Ethical clearance

The study was approved by the Ethics Review Boards of Jimma University, AHRI/ALERT Ethical Review Committee (Ref No: P015/09), and the National Health Research Ethics Review Committee (NERC) of the Ethiopian Ministry of Science and Technology (Ref No: RDHE/82-92/2010). Informed consent was obtained from parents or guardians and additional assent was obtained from children older than 12 years of age.

Sample collection and processing

Three sputum samples were collected from each child able to expectorate sputum. From younger children unable to provide sputum, gastric lavage samples were collected in the inpatient department on three consecutive mornings after an overnight fast. This was done by inserting a nasogastric tube into the stomach immediately after the patients woke up in the morning [21]. A minimum of 30 ml gastric fluid was drawn into a 50 ml syringe attached to the tube and transferred to a 50 ml sterile plastic tube. If there was no aspirate, the stomach was irrigated with 50 ml of sterile physiologic saline and aspirated back into the syringe. Within 30 minutes of sample collection, sodium bicarbonate (100 mg of sodium bicarbonate per 5 to 10 ml of aspirate) was used to neutralize the sample before storage at −20°C for a maximum of 2 months until transported on ice to the TB laboratory of the Armauer Hansen Research Institute where the samples were further stored at −20°C and processed for culture within 2 weeks of receipt.

The digestion-decontamination procedure of all collected samples was based on the method developed by Kubica et al.[2225]. Briefly, a fresh solution of digestant was prepared by adding 0.5 mg of NALC powder to 100 ml of sterile NaOH and tri-sodium citrate mixture (4% NaOH and 2.9% tri-sodium citrate; Sigma). The final concentration of NaOH in the digestant was 2%. The samples were decontaminated by adding an equal volume of fresh digestant in a 50 ml sterile plastic tube for 15 minutes at room temperature, and neutralized by excess of phosphate buffered saline (PBS) pH 7.2 (Sigma, Germany). The sample was centrifuged for 15 minutes at 3200 RCF in a cooling ultracentrifuge. The supernatant was then discarded aseptically and the pellet re-suspended in 3 ml sterile PBS buffer.


Fluka’s TB base medium was used to prepare Löwenstein-Jensen (LJ) slants according to manufacturer instructions (Fluka Chemie GmbH, Switzerland). To support the growth of M. bovis, one of the media contained pyruvate (Sigma, Germany). Gruft’s mycobacterial supplement (Fluka Chemie GmbH, Switzerland), which contained penicillin, nalidixic acid and ribonucleic acid, was aseptically added to all LJ media as supplement for the selective cultivation of mycobacteria according to the manufacturer’s recommendation (Fluka Chemie GmbH, Switzerland). Agar-base solid media were prepared using Difco™ Middlebrook 7H11 Agar (Difco Laboratories, USA).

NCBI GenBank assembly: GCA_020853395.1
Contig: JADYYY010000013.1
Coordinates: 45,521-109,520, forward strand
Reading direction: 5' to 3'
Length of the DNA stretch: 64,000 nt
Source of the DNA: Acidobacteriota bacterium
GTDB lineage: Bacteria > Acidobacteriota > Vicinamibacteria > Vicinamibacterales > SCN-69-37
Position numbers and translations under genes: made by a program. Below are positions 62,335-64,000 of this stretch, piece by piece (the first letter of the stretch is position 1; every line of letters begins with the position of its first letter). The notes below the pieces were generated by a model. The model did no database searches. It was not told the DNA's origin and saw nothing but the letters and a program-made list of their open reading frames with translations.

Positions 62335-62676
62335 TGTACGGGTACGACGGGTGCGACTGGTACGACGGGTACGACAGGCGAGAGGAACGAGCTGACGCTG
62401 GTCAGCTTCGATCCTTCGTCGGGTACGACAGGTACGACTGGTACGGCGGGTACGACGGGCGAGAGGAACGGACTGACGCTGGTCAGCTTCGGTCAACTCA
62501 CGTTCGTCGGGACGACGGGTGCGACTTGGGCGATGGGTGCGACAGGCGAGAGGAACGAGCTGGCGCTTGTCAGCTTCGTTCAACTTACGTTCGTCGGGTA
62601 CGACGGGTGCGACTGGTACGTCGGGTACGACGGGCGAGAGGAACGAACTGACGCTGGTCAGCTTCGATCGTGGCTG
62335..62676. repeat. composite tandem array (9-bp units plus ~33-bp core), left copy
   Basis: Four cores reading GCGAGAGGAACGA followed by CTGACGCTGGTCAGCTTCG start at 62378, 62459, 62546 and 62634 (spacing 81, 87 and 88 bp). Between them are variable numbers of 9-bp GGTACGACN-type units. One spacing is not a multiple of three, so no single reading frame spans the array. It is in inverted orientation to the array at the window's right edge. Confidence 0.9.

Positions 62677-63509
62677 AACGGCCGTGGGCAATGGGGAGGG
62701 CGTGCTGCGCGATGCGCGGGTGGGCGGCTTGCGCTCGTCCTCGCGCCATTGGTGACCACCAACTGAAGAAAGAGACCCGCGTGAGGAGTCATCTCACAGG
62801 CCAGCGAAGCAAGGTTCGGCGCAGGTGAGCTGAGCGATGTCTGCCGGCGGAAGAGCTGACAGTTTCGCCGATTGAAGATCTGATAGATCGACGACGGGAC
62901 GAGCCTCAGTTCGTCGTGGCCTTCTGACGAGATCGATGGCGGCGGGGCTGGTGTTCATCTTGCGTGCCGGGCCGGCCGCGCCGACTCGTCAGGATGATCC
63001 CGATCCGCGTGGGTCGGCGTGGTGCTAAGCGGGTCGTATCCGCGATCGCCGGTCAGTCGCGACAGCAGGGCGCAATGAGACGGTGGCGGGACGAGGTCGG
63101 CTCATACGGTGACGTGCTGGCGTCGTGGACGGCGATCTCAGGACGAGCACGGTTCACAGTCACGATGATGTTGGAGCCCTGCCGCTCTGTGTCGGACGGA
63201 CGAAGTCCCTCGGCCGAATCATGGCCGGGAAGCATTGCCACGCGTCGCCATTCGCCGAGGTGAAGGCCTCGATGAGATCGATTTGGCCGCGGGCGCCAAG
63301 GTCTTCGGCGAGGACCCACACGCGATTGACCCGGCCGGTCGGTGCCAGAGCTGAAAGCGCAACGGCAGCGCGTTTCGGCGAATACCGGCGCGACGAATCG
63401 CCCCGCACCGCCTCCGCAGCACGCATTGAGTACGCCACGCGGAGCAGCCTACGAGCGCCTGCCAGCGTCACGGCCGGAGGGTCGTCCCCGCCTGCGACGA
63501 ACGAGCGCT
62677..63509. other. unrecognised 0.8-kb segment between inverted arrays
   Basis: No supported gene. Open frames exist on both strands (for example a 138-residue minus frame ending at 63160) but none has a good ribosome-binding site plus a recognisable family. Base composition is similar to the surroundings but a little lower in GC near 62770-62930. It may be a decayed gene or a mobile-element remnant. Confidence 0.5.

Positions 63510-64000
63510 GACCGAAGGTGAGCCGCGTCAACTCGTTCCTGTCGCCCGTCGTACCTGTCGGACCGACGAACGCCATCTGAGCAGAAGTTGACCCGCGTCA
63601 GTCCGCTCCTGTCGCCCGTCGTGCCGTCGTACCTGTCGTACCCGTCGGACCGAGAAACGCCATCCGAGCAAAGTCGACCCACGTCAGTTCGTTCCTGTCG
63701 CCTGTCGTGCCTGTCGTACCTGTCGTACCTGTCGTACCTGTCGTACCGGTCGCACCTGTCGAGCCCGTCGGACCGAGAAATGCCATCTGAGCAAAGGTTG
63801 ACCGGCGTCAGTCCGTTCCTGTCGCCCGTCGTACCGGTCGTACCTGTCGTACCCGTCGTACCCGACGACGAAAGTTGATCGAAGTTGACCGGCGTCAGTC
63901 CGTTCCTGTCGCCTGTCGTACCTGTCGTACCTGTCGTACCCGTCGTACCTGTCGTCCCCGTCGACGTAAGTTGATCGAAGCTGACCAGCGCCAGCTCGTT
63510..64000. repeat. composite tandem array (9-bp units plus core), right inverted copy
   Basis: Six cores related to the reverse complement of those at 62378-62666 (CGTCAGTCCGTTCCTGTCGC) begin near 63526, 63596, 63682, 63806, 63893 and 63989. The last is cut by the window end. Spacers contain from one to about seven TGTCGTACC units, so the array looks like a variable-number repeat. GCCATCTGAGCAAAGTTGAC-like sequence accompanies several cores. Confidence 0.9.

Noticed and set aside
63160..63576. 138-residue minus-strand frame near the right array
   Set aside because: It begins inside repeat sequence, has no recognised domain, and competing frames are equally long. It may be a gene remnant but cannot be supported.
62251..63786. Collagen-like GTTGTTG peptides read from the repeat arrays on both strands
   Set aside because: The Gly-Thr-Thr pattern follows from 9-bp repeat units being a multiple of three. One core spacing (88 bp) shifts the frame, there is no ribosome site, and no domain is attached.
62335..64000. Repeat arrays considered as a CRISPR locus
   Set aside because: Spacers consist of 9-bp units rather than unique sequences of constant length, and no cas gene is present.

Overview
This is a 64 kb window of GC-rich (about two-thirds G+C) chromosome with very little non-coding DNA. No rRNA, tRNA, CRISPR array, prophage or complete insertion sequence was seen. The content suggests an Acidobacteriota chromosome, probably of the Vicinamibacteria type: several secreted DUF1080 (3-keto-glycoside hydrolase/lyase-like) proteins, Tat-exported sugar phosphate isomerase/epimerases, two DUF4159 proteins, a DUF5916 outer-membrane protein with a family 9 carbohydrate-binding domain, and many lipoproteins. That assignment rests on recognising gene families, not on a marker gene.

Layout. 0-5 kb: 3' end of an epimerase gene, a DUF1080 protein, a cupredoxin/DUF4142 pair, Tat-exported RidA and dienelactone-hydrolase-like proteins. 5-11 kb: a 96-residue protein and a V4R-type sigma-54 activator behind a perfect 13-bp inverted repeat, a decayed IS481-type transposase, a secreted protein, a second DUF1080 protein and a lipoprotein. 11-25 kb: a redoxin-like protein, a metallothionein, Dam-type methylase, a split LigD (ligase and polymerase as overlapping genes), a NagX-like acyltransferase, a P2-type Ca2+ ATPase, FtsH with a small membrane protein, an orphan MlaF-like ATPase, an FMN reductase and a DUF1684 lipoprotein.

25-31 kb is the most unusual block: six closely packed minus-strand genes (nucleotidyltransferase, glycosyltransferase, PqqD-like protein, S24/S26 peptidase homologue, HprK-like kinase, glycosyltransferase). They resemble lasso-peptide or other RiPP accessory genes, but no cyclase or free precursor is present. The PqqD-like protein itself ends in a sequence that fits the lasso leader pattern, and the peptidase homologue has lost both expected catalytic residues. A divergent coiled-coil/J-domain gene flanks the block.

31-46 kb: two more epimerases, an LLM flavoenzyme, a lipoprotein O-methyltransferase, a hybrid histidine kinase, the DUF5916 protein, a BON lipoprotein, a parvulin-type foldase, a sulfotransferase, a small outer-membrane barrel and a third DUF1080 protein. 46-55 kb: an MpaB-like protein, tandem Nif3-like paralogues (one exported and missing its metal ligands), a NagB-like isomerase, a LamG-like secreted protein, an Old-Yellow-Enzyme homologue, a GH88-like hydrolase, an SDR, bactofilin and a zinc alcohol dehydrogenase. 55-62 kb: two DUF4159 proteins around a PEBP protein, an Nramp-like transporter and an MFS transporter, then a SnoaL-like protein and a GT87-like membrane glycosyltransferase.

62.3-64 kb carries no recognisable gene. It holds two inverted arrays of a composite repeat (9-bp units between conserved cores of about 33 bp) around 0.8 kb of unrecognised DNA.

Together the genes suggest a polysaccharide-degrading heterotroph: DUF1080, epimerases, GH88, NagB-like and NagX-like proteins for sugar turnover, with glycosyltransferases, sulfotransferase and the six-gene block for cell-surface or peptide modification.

Decontaminated samples were each inoculated on four LJ (supplemented with either pyruvate or glycerol) and one 7H11 agar slants. Tubes were incubated at 37°C and inspected for growth daily for the first week and weekly thereafter for eight weeks. Suspected colonies were tested for AFB by Ziehl-Neelsen staining and positive isolates were characterized by molecular techniques described below.

Species identification

Isolates were heat killed by suspending 2–3 AFB colonies in 500 μl distilled water in a test tube and heated at 95°C submerged in an ultrasonic water bath for 1 hour. A set of six primers were used in a multiplex PCR to determine isolates for genus Mycobacterium, M. tuberculosis complex, M. intracellulare and M. avium in a single PCR assay according to Wilton and Cousins [26]. Isolates were considered as non-tuberculous mycobacteria (NTM), if they were identified as mycobacteria that did not belong to the MTBC by this multiplex PCR method. These organisms were subjected to 16S rDNA sequencing for species identification; the PCR method, amplification and detection conditions have been described previously [27]. For isolates identified as MTBC, an additional set of 3 primers targeting Region of Difference 9 (RD9) was performed to differentiate M. tuberculosis from other members of the MTBC.


MTBC organisms confirmed by RD9 typing were further characterized by spoligotyping. The procedure involved heat killing isolates, PCR amplification of spacers in the DR locus and detection according to previously described protocol [10]. M. tuberculosis H37Rv, M. bovis BCG and Qiagen RNAse free water was included as positive and negative controls. The spoligotyping data was analyzed using spolTools program [28].

GenoType®MTBDRplus assay

Sensitivity of the isolated M. tuberculosis strains to isoniazid (INH) and rifampicin (RIF) was tested with the GenoType®MTBDRplus line probe assay (LPA) performed according to the manufacturer’s protocol (Hain Life Science GmbH, Germany).


Characteristics of the study participants

A total of 121 participants were included in this study and the male to female ratio was 1.3. The age of the patients ranged from one to fifteen with a mean age of 6.5 years. Forty three percent (52/121) of the participants were under 5 years of age (Table 1). All of the participants had a clinical diagnosis of TB according to the national algorithm based on a combination of clinical and laboratory findings (including cough of ≥ 2 weeks duration, contact history, tuberculin skin test positivity and chest X-ray). There was no sample for analysis from 20 participants (16.5%) due to withdrawal or laboratory rejection of gastric lavage samples containing food particles. Among the 101 cases for whom samples were available, 58 (57.4%) had provided sputum and 43 (42.6%) gastric lavage.